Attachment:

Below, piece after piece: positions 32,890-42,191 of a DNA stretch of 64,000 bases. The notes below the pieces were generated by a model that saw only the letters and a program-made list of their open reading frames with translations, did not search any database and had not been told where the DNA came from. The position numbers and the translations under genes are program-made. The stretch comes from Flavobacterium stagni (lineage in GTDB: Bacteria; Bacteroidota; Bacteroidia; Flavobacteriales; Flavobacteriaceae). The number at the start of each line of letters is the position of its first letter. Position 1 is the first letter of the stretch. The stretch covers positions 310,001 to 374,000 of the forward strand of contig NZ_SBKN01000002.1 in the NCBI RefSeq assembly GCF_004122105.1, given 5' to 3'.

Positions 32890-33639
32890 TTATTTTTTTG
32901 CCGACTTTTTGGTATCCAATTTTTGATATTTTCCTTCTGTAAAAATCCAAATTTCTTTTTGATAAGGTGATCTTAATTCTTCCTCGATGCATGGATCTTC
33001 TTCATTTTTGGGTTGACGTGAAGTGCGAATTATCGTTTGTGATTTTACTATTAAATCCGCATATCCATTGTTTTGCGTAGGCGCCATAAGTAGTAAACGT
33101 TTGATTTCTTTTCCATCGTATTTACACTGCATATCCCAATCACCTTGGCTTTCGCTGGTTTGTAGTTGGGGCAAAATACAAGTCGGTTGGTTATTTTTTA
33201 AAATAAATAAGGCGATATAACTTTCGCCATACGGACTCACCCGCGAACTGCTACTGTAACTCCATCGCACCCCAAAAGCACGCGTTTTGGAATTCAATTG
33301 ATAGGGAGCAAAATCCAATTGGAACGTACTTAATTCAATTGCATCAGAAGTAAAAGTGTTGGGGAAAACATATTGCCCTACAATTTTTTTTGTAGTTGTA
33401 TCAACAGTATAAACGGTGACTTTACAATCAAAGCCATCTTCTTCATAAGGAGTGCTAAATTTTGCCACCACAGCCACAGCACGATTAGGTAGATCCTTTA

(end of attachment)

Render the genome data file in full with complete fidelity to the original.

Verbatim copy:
Below, piece after piece: positions 32,890-42,191 of a DNA stretch of 64,000 bases. The notes below the pieces were generated by a model that saw only the letters and a program-made list of their open reading frames with translations, did not search any database and had not been told where the DNA came from. The position numbers and the translations under genes are program-made. The stretch comes from Flavobacterium stagni (lineage in GTDB: Bacteria; Bacteroidota; Bacteroidia; Flavobacteriales; Flavobacteriaceae). The number at the start of each line of letters is the position of its first letter. Position 1 is the first letter of the stretch. The stretch covers positions 310,001 to 374,000 of the forward strand of contig NZ_SBKN01000002.1 in the NCBI RefSeq assembly GCF_004122105.1, given 5' to 3'.

Positions 32890-33639
32890 TTATTTTTTTG
32901 CCGACTTTTTGGTATCCAATTTTTGATATTTTCCTTCTGTAAAAATCCAAATTTCTTTTTGATAAGGTGATCTTAATTCTTCCTCGATGCATGGATCTTC
33001 TTCATTTTTGGGTTGACGTGAAGTGCGAATTATCGTTTGTGATTTTACTATTAAATCCGCATATCCATTGTTTTGCGTAGGCGCCATAAGTAGTAAACGT
33101 TTGATTTCTTTTCCATCGTATTTACACTGCATATCCCAATCACCTTGGCTTTCGCTGGTTTGTAGTTGGGGCAAAATACAAGTCGGTTGGTTATTTTTTA
33201 AAATAAATAAGGCGATATAACTTTCGCCATACGGACTCACCCGCGAACTGCTACTGTAACTCCATCGCACCCCAAAAGCACGCGTTTTGGAATTCAATTG
33301 ATAGGGAGCAAAATCCAATTGGAACGTACTTAATTCAATTGCATCAGAAGTAAAAGTGTTGGGGAAAACATATTGCCCTACAATTTTTTTTGTAGTTGTA
33401 TCAACAGTATAAACGGTGACTTTACAATCAAAGCCATCTTCTTCATAAGGAGTGCTAAATTTTGCCACCACAGCCACAGCACGATTAGGTAGATCCTTTA